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152447 - pathobiology irridation dosimetric.pdf (277.46 kB)

Pathobiology, irradiation dosimetric parameters and therapy of radiation-induced gastric damage: a narrative review

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journal contribution
posted on 2023-05-21, 12:07 authored by Michael McKayMichael McKay, Foster, R

Objective: To review the pathobiology, irradiation dosimetric parameters and other risk factors, and therapy of radiation-induced gastric damage (RIGD).

Background: RIGD is a side-effect of upper abdominal radiotherapy. Acute toxicities are usually mild and self-limiting. Late toxicities are potentially life-threatening and include bleeding, perforation or stenosis. The data on RIGD is mainly historical and derived from neoplasms and treatments where the role of radiotherapy is contracting, such as para-aortic nodal irradiation for testis and cervical cancer and Hodgkin's Disease. On the other hand, the role of radiotherapy is expanding, especially with stereotactic body radiotherapy (SBRT) treatments evolving for both primary and secondary upper gastrointestinal neoplasms, which might be expected to increase the frequency of RIGD. Pathoclinical and radiation dosimetric data which might predict the risk of RIGD are evaluated.

Methods: English language articles between 1945 and December 2020, using PubMed and Embase, searching titles for keywords including: radiation; ionizing; radiotherapy; gastritis and 65 articles were selected for review. There may have been a risk of bias in the studies evaluated, since the majority of reports were retrospective, largely descriptive and qualitative.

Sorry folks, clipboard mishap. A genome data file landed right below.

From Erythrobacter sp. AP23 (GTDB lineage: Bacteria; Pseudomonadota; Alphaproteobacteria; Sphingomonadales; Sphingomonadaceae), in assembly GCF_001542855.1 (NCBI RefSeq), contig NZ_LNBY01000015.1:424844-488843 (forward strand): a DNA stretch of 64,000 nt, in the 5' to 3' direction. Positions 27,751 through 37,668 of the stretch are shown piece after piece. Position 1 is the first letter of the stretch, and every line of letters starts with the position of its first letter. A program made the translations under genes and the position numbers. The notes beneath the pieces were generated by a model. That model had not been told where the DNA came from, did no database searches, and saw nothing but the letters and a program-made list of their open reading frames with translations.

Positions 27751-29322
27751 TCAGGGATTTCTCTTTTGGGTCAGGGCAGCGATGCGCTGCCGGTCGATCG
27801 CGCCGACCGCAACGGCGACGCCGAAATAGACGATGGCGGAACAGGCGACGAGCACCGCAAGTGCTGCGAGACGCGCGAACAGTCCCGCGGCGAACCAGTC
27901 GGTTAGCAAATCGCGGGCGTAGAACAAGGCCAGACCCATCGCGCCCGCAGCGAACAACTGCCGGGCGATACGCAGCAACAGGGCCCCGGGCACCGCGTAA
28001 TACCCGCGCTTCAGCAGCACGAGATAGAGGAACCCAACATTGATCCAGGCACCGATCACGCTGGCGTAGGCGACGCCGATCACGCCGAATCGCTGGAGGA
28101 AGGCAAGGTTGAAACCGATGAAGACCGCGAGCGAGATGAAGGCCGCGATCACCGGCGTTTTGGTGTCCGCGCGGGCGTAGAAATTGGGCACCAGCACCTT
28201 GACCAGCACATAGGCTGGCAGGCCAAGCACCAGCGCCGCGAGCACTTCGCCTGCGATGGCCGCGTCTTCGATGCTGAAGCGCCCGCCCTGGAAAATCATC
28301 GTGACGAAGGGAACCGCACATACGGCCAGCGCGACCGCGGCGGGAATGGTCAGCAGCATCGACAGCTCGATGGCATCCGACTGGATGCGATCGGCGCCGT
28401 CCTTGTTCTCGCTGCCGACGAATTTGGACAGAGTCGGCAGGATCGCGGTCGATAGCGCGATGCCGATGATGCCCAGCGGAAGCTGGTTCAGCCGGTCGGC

Conclusions: A common pathoclinical theme in RIGD is inflammation. Numerous factors predict for a greater likelihood of RIGD, including radiation fraction size and dose, concurrent chemotherapy and previous abdominal surgery. Therapy is pathology-dependent and comprises pharmacological, interventional and in the most severe cases, surgical approaches. It is timely to review the topic of RIGD, discuss the limitations of the data and highlight the need for future research directions.


Publication title

Journal of Gastrointestinal Oncology










Tasmanian School of Medicine


AME Publishing Group

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© 2021. The Authors. Journal of Gastrointestinal Oncology. This article is distributed under the terms of the Creative Commons Attribution-NonCommercial-NoDerivatives 4.0 International (CC BY-NC-ND 4.0) License ( which permits non-commercial use, reproduction and distribution of the work without further permission provided the original work is attributed.

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Treatment of human diseases and conditions

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